Parrot mini drone.
When the current tech talk isn’t all about 3D printing, it’s more than likely all about drones and world leader in 3D design software Dassault Systèmes has combined the two by announcing that Parrot, has used its SOLIDWORKS software to design complex shapes for a future line of UAVs.
Launched today at the SOLIDWORKS World 2015 user conference in Phoenix, developer of advanced technology wireless products, Parrot has been using SOLIDWORKS Industrial Design application to deliver significant social collaboration benefits through its cloud based capabilities.
“SOLIDWORKS Industrial Design enabled us to develop an innovative idea in a record amount of time, without being derailed by challenges inherent to traditional design software,” said Henri Seydoux, founder and CEO of Parrot. “SOLIDWORKS Industrial Design is the next generation of software for the design industry.”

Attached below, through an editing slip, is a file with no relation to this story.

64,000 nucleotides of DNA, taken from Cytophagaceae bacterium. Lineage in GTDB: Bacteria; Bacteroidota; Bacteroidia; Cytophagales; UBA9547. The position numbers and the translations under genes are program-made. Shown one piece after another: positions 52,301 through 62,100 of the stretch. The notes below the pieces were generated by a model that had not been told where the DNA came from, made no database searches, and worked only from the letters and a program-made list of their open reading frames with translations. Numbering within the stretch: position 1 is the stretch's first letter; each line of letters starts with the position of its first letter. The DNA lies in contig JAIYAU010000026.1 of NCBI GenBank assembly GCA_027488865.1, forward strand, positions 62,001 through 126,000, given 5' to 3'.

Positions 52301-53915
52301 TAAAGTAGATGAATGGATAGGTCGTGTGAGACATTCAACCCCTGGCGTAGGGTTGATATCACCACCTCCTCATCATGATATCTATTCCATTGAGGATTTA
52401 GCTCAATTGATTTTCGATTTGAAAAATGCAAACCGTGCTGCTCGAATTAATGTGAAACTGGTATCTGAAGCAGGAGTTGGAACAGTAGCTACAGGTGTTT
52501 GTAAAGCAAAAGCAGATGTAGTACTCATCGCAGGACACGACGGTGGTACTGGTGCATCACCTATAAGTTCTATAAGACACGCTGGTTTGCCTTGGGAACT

SOLIDWORKS Industrial Design promotes the social, conceptual and collaborative design world in today’s age of experience by providing engineers with an intuitive cloud-based tool. Enhanced surfacing features allowed Parrot’s engineers and designers to create complex 3D shapes that were not possible before, and easily transition to mechanical design. The social element meant that Parrot’s teams in France and China were able to seamlessly work together throughout the process in a reduced amount of time.
Drones are a burgeoning industry on both the consumer level to potential applications in commercial and military sectors. Therefore enhancements to structure, weight, stability, size, manoeuvrability and power are crucial to the technology's development.
“Parrot has used SOLIDWORKS applications for more than 10 years to design a range of high-tech products and we were convinced that SOLIDWORKS Industrial Design would complement and add value to these existing SOLIDWORKS projects,” said Gian Paolo Bassi, CEO, SOLIDWORKS, Dassault Systèmes. “Parrot is among the first customers worldwide to use this software through a preliminary testing program, and seeing their drone designs come to fruition is testimony to this application’s potential opportunities in the engineering and design world.”